Copeland, Bob

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    Bob Copeland
    Former Owner of San Tan Dusters
     
    Interview by Jean Reynolds
    Summary by Adiba Rehman

     
     
    When asked what he loved about flying, Bob Copeland answered, “Oh my, everything.” From crop dusting to aerobatics air shows and movie stunt flying, Bob has done it all. Interested in aviation from a very early age, Bob learned to fly at the age of fifteen. Born in 1928 in Lamar, Colorado, Bob grew up during the Depression and graduated from high school in Boise, Idaho in1945. He gained ground school experience by joining the Civil Air Patrol as a cadet. He had to hitch hike or ride his bike seven miles out of town to take flying lessons. He paid for the lessons from his weekly wages as a helper on a creamery truck. Along with his pilot’s license he also earned a mechanic’s license and ended up with a job maintaining Empire Airlines’ 247 planes. When the company ran out of money, Bob joined a crop dusting business as a mechanic, and helped build an airplane for his employer. In 1950, he took on his first flying job, dusting fields of sugar beets.
     
    In 1952, Crowley Dusting, which was operating from the Chandler Airport, offered Bob a job in central Arizona to fumigate cotton. A year later, Bob and his family settled in Chandler. In 1957 Bob started San Tan Dusters, together with three farmer friends, Gene Findley, Reid Riggs and Jake Neely. He brought three little planes from Arkansas to Chandler, took their wings off and rebuilt them in his backyard. The company first operated off the half mile strip on the Riggs’s farm, but all the accompanying noise and dust became a problem. So they leased twenty acres from the city on the northeast corner of Chandler Airport, which was mainly open land with no water rights. At the time, the airport only had one gravel airstrip that ran from northeast to southwest.
     
    For a couple of years, they kept their planes tied out in the open until they built a hangar. By 1976, due to growing residential areas and FAA restrictions on crop dusting near homes, they brought in helicopters to work the fields near houses. They also began using pesticide sprays rather than dust. However, by the 1980s, crop dusting in the Chandler area slowed dramatically. The urban growth took over the fields they had once sprayed. In addition, growers began to use cotton seeds that were genetically modified to repel insects. Demand for crop dusting dropped. By 1989, Bob sold his business and took a much awaited vacation after twenty nine years-- flying to Alaska and back with his wife in his little plane.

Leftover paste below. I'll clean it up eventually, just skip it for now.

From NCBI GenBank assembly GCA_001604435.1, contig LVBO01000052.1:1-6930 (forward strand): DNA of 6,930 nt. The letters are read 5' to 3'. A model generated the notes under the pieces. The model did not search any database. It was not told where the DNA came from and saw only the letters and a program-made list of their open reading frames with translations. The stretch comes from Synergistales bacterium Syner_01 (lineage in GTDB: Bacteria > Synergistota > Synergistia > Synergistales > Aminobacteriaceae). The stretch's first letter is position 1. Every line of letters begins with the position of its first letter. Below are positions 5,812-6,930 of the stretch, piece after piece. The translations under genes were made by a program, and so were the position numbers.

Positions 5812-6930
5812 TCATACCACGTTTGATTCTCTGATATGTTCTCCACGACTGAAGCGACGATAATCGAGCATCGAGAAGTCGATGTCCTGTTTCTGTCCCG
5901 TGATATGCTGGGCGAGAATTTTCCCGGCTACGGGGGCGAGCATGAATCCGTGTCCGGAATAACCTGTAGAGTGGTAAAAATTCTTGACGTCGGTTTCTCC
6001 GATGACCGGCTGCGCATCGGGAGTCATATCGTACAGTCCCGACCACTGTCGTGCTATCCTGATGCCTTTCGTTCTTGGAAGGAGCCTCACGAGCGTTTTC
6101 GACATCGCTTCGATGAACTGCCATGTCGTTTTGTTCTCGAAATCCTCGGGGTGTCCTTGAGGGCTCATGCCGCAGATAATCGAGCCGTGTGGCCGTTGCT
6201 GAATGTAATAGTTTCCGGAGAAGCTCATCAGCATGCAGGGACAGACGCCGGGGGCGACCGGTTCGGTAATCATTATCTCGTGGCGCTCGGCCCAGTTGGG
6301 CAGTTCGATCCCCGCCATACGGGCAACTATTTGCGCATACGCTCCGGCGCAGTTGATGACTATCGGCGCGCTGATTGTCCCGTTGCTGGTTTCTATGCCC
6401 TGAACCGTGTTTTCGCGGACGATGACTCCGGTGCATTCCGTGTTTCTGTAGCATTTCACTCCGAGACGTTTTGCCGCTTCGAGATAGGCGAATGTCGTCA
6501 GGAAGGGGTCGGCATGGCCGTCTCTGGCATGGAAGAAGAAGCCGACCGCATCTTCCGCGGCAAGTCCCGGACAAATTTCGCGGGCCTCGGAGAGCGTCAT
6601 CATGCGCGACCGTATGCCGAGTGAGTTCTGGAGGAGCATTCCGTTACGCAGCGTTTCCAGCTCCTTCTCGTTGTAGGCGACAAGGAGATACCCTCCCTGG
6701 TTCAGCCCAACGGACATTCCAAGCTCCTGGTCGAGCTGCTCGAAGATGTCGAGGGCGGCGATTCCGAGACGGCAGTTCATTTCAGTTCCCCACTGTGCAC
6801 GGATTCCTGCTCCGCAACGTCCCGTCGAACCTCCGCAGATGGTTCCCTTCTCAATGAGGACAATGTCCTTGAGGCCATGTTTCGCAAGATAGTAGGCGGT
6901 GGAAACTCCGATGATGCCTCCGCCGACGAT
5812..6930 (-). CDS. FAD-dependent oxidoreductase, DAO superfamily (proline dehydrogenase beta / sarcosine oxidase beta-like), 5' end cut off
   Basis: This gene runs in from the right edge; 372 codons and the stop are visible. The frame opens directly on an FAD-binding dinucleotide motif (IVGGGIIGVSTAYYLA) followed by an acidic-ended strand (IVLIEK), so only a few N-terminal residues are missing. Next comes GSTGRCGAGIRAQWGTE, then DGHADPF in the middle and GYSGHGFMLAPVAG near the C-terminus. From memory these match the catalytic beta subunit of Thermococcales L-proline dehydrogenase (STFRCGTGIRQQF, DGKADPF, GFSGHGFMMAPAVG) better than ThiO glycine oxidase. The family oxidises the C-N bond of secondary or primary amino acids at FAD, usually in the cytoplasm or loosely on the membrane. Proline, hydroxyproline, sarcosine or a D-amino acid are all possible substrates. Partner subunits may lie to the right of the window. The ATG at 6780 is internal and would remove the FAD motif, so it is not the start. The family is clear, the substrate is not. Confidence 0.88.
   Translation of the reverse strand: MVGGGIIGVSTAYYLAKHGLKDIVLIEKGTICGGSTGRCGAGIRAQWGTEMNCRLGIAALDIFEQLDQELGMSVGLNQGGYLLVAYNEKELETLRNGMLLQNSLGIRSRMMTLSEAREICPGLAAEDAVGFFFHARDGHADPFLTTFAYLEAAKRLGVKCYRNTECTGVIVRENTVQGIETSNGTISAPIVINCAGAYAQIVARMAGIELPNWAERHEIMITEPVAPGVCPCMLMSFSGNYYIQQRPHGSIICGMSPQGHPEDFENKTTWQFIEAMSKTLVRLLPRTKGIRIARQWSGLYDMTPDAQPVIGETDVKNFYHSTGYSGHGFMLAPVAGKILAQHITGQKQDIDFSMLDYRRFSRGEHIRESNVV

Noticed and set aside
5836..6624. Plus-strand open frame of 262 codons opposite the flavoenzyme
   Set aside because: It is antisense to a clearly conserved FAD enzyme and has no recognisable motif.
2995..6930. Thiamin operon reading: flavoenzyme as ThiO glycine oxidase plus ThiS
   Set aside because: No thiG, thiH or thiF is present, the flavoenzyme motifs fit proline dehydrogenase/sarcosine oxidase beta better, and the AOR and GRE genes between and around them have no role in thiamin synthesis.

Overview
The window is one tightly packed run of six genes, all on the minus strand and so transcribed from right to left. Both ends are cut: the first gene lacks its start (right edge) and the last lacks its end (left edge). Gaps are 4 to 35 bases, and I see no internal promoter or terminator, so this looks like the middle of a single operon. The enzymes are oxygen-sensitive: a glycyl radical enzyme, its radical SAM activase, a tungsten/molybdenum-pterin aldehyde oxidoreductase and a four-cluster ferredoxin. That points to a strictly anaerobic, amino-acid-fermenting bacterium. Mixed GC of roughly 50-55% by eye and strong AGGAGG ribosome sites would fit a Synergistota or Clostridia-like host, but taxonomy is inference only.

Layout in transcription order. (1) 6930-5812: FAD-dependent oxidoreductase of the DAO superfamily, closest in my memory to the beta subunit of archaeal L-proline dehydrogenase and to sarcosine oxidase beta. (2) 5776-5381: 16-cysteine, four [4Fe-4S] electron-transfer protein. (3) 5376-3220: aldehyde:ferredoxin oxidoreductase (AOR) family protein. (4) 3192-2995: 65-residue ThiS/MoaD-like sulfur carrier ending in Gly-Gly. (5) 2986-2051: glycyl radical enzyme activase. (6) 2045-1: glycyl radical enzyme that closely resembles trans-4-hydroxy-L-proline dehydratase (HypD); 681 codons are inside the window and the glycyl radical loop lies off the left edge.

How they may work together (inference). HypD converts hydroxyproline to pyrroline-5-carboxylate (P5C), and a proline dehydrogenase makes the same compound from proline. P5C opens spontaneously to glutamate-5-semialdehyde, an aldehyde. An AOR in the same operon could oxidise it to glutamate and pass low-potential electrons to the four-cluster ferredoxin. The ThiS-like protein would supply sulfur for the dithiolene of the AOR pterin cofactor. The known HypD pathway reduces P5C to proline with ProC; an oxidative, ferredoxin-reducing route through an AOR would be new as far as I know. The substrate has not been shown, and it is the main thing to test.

But life was not all work. In 1966, Bob won sixth place in the Reno Air Race, a national aerobatics championship. He helped put on fundraising shows at the Chandler Airport, as well as bringing the 1978 “Cloud Dancer” film makers in to shoot scenes for at the airport for the movie.  He flew with two friends in clipped wing Cubs, calling themselves the Clipped Wing Air Force. Bob also performed stunt flying for the 1977 movie, “Kingdom of Spiders,” and flew in a helicopter in “Cannon Ball Run II.”
     
    When asked about the importance of the airport, Bob remarked, “Well…when Chandler was just a little cotton growers’ town with Williams Air Force Base, the airport wasn’t really important for the community.  Now it is very important for a growing community to have a facility like Chandler Airport, and have one that will grow with the growth. ”  Today, at 82, Bob Copeland has found the plane of his dreams. It is a Rearwing Cloudster, built in 1940 with three seats, and 120 horsepower engine. It is one of the two that is still flying in the country. When it is fully restored, he thinks, it will be “a fun plane to fly.”

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